Will the proposed health changes make a difference in Auckland? The short answer is – no; unless, the proposed commissioning (contracting and funding) powers get to be located at the level of the region rather than the centre, and unless those same powers stretch right across the funding spectrum to include not just hospital services but all those services delivered in the community by health providers and NGOs, many of which – such as Plunket and midwives – operate autonomously.
Auckland is host to competently-run public hospital services that, partly as a result of COVID, are increasingly working, with Northland, as a regional network – as envisaged in the proposed health changes. Auckland is also host to two of the most significant networks of providers of general practice services, with ProCare run on professional lines with 200 practices and Tamaki Healthcare a corporate with nearly 50 clinics. Again, these are consistent with the proposed health changes.
With the abolition of the District Health Boards (DHBs), the centre of gravity in Auckland and Northland inevitably moves to the regional level. Furthermore, as the management of COVID in Auckland shows, organizing a regional system from Wellington can produce unforced errors and shortcomings that, with media amplification, very easily become an embarrassment to central government.
The argument for a regional presence in Auckland, advised by local stakeholders including Maori and Pacifika, is therefore a strong one. But it would be a missed opportunity if it were left to the current regional actors in hospital and primary care services, competent and well-tested as they might be.
If we had a properly-resourced regional commissioning agency, it could make quite a difference to the shape of hospital services. We might use hospital facilities more efficiently (including at weekends), such as expensive theatre time, equipment and beds, instead of building and buying new capacity. The trend towards fewer in-person outpatient and other visits in favour of contacts conducted virtually would hasten. There could be a greater blurring of some technical roles and a determined attempt to work with the educational sector on more flexible personnel. Much more “hospital work” could be done at home and with family doctors. These is the potential.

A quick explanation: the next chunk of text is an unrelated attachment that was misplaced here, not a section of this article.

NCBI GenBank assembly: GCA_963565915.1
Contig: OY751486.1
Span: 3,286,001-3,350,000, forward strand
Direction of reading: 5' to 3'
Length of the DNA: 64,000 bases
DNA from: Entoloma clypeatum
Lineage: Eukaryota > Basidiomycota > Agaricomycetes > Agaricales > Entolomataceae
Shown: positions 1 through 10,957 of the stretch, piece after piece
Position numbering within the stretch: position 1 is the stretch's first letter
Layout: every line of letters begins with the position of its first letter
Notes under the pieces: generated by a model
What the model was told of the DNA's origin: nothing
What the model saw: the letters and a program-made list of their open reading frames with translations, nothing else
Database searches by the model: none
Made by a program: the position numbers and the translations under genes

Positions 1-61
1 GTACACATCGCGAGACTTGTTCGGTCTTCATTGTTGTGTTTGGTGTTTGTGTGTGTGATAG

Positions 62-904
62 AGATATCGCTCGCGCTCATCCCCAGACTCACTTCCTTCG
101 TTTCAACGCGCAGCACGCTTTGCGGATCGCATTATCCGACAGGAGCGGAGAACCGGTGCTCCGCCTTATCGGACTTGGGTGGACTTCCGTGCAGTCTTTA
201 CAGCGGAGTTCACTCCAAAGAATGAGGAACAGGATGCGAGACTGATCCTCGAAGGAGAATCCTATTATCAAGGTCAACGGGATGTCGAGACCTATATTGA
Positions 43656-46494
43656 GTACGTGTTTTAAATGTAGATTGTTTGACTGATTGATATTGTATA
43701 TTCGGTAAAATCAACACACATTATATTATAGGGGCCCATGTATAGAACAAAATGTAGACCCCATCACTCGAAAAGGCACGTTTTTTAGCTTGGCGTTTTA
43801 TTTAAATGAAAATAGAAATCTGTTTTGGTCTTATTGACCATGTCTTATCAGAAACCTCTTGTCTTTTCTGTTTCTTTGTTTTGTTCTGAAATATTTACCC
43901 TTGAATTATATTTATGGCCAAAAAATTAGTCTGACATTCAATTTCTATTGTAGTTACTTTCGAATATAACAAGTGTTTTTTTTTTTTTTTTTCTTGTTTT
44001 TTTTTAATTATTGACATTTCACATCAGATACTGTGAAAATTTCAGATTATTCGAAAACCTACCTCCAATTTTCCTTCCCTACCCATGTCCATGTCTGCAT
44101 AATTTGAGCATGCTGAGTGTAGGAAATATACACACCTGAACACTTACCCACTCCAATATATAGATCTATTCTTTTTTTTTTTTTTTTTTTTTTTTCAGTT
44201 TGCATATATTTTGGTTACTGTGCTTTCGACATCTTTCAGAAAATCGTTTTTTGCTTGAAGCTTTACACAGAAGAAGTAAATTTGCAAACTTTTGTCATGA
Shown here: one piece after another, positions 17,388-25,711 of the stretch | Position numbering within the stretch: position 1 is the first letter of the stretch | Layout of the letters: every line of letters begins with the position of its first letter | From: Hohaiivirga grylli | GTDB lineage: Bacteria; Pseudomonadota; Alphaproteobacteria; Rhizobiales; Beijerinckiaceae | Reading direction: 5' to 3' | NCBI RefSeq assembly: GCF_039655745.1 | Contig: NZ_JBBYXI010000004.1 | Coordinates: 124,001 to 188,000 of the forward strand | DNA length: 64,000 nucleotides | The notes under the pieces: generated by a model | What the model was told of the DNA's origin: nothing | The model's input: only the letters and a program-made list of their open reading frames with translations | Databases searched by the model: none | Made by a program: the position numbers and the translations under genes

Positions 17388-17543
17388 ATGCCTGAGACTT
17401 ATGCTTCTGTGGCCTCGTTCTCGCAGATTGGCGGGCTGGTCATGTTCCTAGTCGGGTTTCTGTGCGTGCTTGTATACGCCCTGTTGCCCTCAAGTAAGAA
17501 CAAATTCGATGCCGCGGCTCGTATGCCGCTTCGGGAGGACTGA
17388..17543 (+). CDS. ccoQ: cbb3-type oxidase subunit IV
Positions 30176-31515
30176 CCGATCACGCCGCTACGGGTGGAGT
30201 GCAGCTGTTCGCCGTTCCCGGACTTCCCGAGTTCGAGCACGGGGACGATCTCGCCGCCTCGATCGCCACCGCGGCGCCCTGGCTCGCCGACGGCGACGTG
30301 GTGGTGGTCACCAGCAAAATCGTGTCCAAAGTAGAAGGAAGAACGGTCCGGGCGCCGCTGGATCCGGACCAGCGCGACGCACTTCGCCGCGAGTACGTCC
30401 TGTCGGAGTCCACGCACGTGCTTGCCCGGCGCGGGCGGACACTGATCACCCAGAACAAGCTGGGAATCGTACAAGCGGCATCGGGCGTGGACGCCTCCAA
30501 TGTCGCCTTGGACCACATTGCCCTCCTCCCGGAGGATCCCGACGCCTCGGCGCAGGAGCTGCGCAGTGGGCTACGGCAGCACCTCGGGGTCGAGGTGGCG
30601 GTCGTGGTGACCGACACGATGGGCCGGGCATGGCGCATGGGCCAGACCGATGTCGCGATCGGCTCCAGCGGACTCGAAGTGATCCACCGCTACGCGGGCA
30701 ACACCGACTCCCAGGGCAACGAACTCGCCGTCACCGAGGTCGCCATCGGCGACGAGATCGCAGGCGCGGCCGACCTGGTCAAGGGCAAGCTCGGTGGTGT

But by far the greatest possibility comes with non-hospital services. Under the existing model, rather than the “health” in the DHB moniker leading to a liberation and empowerment of non-hospital services, it instead disguised the fact that these services were overshadowed by the almost exclusive focus of management on effectively running their resource-intensive hospital services. By putting hospital services exclusively back under management control as they were in the 1990s, the non-hospital sector has “got out from under” and has a better chance of flourishing.
There are three challenges that primary and community care need to meet: integration of care between the current multiplicity of providers and funders; “levelling up”, so that we can bring up levels of service provided to lower socio-economic and other disadvantaged groups to match those currently enjoyed by more affluent suburbs; and keeping people out of hospital with sound after-hours cover, prevention of treatable hospital admissions, and early intervention for a range of conditions like diabetes that threaten to get out of hand. A regional commissioning agency prepared to add payment-for-performance criteria to standard methods could, over a period of years and with central government support, make a difference in these areas.
There will still be an important role for the new central health agency, Health New Zealand. For example, we might finally get a seamless IT and digital infrastructure that can replace our current patchwork with a national system that serves in real time anybody, anywhere, regardless of condition and provider. We will also, with Health New Zealand, have a coordinated national programme of capital investment, workforce development, specialist networks, and screening services across the spectrum.
There is a good chance these regional and national initiatives could draw bipartisan support.
What will we not get with the proposed health changes? We are unlikely to get marked improvements in life and health expectancy, particularly for the most disadvantaged. That requires vigorous public policy on housing, income maintenance, education, job safety and security, and public hygiene and environmental standards. It also requires a public health response that goes well beyond the proposed public health agency to tackling the drivers of disease from the food and beverage industries in the consumption of tobacco, alcohol, sugar, saturated fats, salt, fast foods and so on.
Also, with the proposed health changes, we will not get an end to shortage of service and unmet need. The demand for health care is hard to satisfy, and we will never have the supply to meet it fully. That is something that will not change, no matter who is in charge.
Emeritus Professor in Population Health and Social Science, University of Auckland.